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Paperback Christmas in America Book

ISBN: 0195109805

ISBN13: 9780195109801

Christmas in America

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Book Overview

The manger or Macy's? Americans might well wonder which is the real shrine of Christmas, as they take part each year in a mix of churchgoing, shopping, and family togetherness. But the history of Christmas cannot be summed up so easily as the commercialization of a sacred day. As Penne Restad reveals in this marvelous new book, it has always been an ambiguous meld of sacred thoughts and worldly actions-- as well as a fascinating reflection of our...

Customer Reviews

4 ratings

Great Resource, but a Little Bit of a Dry Read

Like much of American History, how we celebrate Christmas today and what we "believe" about its historical importance to the United States is based on either myth or marketing or both. Penne L. Restad has written an important history of this most sacred holiday over the past 300 years that will set the record straight for anyone who dares to question the status quo. Some of what you will learn from this book includes the fact that 200 plus years ago, most Christians in America did not celebrate Christmas for various reasons from its debauched history in England to the fact that Christ was not born on December 25; the Founding Fathers did not pay much attention to Christmas, even holding Congress on Christmas Day (again, because of its importance in England) though loosely based on centuries of myth and storytelling, the modern Santa Claus is the product of corporate marketing; Christmas in America did not gain national importance until after the Civil War as way to unite a torn nation. Though this book is an important resource on a prominant aspect of American History, and a must read for those who wish to fully understand the Christmas holiday and all of its trappings, be warned that this is a bit of a dry read; not because Restad is a bad writer, but the coupling of her historian's approach to the topic and the shear abundance of information, this book suffers a little in the narrative. >>>>>>><<<<<<< <br /> <br />A Guide to my Book Rating System: <br /> <br />1 star = The wood pulp would have been better utilized as toilet paper. <br />2 stars = Don't bother, clean your bathroom instead. <br />3 stars = Wasn't a waste of time, but it was time wasted. <br />4 stars = Good book, but not life altering. <br />5 stars = This book changed my world in at least some small way.

Serious students of the Holidays phenomenon take note:

Restad knows her stuff and doesn't hesitate to engage controversial aspects of the season. This is part of an ongoing conversation, and should be read in dialogue with the (in my mind) better book, The Battle for Christmas by Nissenbaum. However, Restad's book is an excellent one for anyone who seeks to understand the "whys" of the cultural traditions that bombard us. As well as get some handle on the "hows" of doing things differently in your own life.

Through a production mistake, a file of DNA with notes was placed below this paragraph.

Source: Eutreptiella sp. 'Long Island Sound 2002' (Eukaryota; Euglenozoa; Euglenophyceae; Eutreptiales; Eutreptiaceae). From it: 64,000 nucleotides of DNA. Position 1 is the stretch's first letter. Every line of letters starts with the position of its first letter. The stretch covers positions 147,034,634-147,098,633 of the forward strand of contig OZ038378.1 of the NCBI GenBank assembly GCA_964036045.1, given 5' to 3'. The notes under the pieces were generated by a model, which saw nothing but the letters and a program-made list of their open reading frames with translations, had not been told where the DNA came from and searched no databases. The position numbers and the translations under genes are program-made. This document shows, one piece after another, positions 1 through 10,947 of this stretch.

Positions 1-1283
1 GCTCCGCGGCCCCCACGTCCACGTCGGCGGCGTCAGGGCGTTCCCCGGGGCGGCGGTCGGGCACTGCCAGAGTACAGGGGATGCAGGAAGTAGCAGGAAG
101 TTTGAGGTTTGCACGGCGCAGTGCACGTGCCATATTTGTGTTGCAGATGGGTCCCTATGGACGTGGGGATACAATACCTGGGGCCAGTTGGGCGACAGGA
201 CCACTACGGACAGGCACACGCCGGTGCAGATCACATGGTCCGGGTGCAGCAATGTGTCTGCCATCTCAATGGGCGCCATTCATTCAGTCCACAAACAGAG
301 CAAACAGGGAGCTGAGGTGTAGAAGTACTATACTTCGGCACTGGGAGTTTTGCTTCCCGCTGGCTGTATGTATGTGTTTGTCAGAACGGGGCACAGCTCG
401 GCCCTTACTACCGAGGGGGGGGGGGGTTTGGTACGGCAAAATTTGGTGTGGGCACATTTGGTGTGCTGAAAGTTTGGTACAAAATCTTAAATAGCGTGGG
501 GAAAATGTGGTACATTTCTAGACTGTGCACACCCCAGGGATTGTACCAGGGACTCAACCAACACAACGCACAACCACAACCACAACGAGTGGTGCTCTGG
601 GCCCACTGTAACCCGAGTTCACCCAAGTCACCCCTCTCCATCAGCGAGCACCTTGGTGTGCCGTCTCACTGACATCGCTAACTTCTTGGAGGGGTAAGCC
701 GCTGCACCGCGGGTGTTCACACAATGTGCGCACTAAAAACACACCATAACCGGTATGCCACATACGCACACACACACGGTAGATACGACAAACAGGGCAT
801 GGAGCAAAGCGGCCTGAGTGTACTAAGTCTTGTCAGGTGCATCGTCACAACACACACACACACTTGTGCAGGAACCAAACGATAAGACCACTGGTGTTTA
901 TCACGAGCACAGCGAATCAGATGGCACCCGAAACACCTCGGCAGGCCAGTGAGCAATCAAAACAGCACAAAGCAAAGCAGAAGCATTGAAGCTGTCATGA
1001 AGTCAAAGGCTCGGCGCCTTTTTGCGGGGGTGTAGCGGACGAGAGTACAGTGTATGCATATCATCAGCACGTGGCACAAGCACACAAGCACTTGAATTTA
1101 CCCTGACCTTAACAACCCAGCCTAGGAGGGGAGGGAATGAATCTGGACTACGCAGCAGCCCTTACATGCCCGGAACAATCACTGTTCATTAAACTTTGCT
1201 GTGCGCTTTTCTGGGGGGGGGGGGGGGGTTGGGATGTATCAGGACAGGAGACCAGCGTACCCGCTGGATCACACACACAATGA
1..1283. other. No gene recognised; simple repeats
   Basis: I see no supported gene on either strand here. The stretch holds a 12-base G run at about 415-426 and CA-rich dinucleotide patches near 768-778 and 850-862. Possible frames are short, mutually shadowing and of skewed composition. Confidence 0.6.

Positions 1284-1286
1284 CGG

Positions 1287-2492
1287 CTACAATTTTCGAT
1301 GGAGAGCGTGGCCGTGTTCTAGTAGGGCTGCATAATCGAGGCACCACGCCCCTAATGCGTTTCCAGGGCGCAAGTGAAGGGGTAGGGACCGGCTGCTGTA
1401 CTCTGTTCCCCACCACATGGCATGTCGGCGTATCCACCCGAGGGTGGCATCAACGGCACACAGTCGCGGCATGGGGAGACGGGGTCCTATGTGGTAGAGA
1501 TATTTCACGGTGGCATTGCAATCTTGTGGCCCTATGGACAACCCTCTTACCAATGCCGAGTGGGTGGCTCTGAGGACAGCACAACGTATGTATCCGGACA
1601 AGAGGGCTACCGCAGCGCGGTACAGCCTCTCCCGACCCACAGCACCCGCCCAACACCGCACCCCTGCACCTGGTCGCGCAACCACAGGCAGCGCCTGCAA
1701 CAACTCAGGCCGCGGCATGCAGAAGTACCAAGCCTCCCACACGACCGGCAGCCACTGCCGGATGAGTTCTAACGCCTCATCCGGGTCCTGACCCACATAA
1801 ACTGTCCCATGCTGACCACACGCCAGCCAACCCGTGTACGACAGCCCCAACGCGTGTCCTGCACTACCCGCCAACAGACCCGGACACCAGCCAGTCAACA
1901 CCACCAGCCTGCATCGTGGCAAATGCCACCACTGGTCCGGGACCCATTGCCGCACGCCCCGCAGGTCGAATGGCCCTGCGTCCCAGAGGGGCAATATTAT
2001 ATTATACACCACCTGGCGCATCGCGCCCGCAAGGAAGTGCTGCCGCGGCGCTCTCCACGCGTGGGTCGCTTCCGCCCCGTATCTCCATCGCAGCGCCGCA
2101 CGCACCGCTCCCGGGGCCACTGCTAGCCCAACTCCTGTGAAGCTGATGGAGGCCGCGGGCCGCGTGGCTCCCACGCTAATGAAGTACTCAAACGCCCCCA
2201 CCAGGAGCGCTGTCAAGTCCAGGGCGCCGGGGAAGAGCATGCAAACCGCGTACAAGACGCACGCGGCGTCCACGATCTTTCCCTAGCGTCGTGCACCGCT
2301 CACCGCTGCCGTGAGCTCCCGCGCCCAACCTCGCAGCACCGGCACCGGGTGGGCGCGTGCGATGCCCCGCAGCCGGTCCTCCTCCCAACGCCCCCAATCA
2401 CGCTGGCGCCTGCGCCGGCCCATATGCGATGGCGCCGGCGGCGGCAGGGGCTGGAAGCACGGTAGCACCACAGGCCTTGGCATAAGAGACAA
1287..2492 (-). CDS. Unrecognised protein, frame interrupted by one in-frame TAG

America's values and conflicts as seen through Christmas.

Author Penne Restad has written an excellent historical account of how the evolution of Christmas in America since colonial times parallels the evolution of the American collective mind. Going beyond the celebration of the Nativity of Jesus Christ, America's favorite holiday has been molded in the last 300 years by the idiosyncracies and anxieties of the American people, these being reflected, for example, in gift-giving customs, the use of evergreen trees, or more poignantly in the nation's portrayal of Santa Claus. I was truly fascinated with the wealth of information Ms. Restad presented in this serious, objective book. Think for a moment that Christmas was not observed universally in America until well into the nineteenth century, especially after the Civil War; before then, a rather lukewarm observance of the holiday was not public and basically was determined by religious and ethnic background (a reflection of the days when our country's idea of nationhood was still in its formative stage). The book also covers in detail the changes Christmas brought to the celebrations of Thanksgiving and New Year's Day. Ms. Restad's narrative of our celebration of Christmas brings to light the complexities of the American psyche; we become enmeshed in conflicts between the sacred and profane, the spiritual and material (the celebration of Christmas in the antebellum South could not escape the dichotomy of freedom and slavery as well). Even as it prompts us to confront and come to terms with these conflicts, "Christmas in America: A History" also acknowledges the feeling of generosity, good will, and universal brotherhood the holiday inspires in us as a people; it is a work of great scholarship.

I read it in manuscript.Finally makes sense of American Xmas

This is a really accessible and entertaining book about the holiday. Recommended very highly
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